What do women get out of joining Kuapa Kokoo

26 October 2012

I’ve just been to Ghana for some meetings at Kuapa Kokoo – we’ve been working together on communications strategy.  I haven’t been for a several months, so it is always very good to catch up with everyone.  It was also great to go out to Bipoa and Bayerebon3 again and spend whole days in the villages talking with farmers and hearing how things are going, and reporting back from Divine Chocolate.

The women's group in Bipoa

The women’s group in Bipoa

There are women’s groups in both villages – and they are clearly a real force within the community.  I sat and asked a few women about their farms, their families and why they had joined Kuapa – and the obvious benefits of belonging to these vocal and supportive groups was a clear incentive.  Elizabeth Antegoa lives in Bipoa where the first Kuapa women’s group was formed.  She joined Kuapa Kokoo a year ago.  “I wanted to be part of the women’s group, ”she says.  And she describes how much she has gained from joining. “We all join together and we help each other. Together we have learned skills like making soap and screen-printing – and this helps us earn our own money.”

Elizabeth Antegoa

Elizabeth Antegoa

“I like the way women are encouraged in Kuapa Kokoo,” she adds. At the moment Elizabeth only has one room in someone else’s house.  Her dream is to make enough money to have her own house with a kitchen and bedrooms.  “The women’s group will help me make it happen,” she says.

I talked to Georgina Oppong in Bayerebon3.  She joined Kuapa Kokoo three years ago, and said she’d joined first and foremost because “everything is fair”.  Then she talked about how proud she is to belong to the local Kuapa women’s group. Together they have requested a loan from the credit union, to give them seed money for setting up their income-generating businesses.  Georgina sells fish at the local market to augment her income from cocoa.

Georgina Oppong

Georgina Oppong

Women make up about a third of the membership of Kuapa Kokoo – and the development of the groups and the benefits they bring to women is a testament to the really proactive approach Kuapa has taken to its gender equality programme.  The women are not just learning new income-generating skills alongside cocoa farming – but also really honing them.  The tie-dye and batik fabrics I saw this time were considerably more sophisticated than those I saw a year ago.  It seems to me that the women’s groups are creating a growing potential to bring in additional income to families and also to the organisation.  It’s also clear to see that participation in the women’s groups builds women’s confidence, and they are increasingly putting themselves forward for elected positions in the cooperative – and taking on leading roles.

Lovely tie-dye samples from the Women's Group in Amankwatia

Lovely tie-dye samples from the Women’s Group in Amankwatia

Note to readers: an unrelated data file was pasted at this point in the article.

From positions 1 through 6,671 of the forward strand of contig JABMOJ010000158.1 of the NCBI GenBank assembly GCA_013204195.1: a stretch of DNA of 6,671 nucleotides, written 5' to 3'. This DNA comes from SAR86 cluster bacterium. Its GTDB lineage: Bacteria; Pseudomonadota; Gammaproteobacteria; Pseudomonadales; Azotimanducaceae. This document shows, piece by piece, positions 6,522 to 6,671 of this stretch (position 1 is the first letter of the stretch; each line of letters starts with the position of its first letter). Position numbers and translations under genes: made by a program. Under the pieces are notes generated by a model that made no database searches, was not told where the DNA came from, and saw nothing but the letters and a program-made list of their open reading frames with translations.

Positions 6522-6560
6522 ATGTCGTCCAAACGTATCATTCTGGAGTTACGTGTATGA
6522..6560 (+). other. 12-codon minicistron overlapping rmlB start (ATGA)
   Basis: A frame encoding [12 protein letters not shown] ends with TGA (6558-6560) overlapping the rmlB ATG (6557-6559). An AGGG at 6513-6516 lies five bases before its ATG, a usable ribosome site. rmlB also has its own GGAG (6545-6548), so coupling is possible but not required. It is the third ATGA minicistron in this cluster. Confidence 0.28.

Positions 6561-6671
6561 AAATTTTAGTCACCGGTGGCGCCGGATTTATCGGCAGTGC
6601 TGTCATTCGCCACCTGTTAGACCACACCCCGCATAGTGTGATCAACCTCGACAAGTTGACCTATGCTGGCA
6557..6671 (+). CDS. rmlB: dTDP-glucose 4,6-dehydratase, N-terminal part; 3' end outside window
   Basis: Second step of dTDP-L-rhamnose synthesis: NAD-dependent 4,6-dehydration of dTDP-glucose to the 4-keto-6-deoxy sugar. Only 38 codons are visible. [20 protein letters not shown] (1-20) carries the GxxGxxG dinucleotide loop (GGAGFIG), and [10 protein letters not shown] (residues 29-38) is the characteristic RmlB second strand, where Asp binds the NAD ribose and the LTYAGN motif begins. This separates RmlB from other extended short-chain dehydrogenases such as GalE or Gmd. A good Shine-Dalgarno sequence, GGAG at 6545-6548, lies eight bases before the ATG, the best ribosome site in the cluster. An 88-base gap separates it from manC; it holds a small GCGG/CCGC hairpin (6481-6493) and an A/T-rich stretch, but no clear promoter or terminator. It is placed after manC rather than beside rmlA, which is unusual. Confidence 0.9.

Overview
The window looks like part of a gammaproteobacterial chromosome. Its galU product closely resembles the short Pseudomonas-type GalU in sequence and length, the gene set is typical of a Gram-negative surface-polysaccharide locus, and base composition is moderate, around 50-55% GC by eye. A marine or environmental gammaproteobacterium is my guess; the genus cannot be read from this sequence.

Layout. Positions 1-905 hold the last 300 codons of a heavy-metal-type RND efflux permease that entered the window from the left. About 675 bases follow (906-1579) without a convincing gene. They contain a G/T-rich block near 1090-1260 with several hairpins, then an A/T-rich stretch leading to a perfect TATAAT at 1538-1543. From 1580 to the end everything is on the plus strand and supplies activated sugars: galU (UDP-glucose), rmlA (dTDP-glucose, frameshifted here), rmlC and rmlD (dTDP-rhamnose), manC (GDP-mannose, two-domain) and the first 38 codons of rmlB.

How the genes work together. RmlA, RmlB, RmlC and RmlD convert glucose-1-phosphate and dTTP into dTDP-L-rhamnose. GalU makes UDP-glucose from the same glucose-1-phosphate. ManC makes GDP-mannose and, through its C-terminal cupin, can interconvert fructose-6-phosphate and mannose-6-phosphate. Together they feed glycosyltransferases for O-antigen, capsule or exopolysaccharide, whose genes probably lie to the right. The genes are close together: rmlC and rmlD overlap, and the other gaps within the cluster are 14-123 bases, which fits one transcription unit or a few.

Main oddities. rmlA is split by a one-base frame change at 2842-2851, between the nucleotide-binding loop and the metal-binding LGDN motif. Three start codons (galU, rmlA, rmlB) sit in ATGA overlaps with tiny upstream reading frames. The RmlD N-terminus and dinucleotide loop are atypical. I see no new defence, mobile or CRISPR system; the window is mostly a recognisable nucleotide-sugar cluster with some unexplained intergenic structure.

Fast cars, wild women and Divine Chocolate – it must be Norway

23 October 2012

Latest post from Sophi Tranchell:

New Friends Fair Trade shop in Mathallen Oslo

New Friends Fair Trade shop in Mathallen Oslo

Last week I was in Norway for the DLF (the Norwegian food trade body)  50th Anniversary Conference.  The theme was sustainability.  One of the morning speakers drove into the auditorium in a red  Koenigsegg.  I don’t know what it had to do with sustainability but apparently it’s the fastest car in the world – I wasn’t sure how to follow that!  In the evening they had a grand dinner with entertainment, the highlight was Katzenjammer,  a raucous band of women playing a fusion of folk & rock.

Arriving at Oslo Central station the next day, I was delighted to find the full range of Divine small bars in three different shops and even the florist was selling beautiful bunches of Fairtrade roses and Divine chocolate hearts. 

Onto the newly opened Food Court Mathallen  where Friends Fair Trade have a fantastically located stall near the entrance selling the full range of Divine gifts and bars.  I gave a presentation telling the story of Divine Chocolate and the farmers in Ghana who grow the cocoa and own the company.  After a delicious lunch we were given a guided tour of the food court, a cornucopia of food from around Norway to tantalize the taste buds, I would certainly recommend it to anyone visiting Oslo.

Divine gifts at the Friends Fair Trade shop

Divine gifts at the Friends Fair Trade shop

Back to the Friends Fair Trade  shop to discover a whole world of Fairtrade, as well as everything Divine has ever produced, Pants to Poverty, towels from Gossypium, hoodies from Epona, Dr Bonners Soap, tea from Hampstead Teas and Clipper, coffee from Cafedirect, and a massive range from Traidcraft.  They definitely get the prize for the biggest range of Fairtrade marked products any where in the world!


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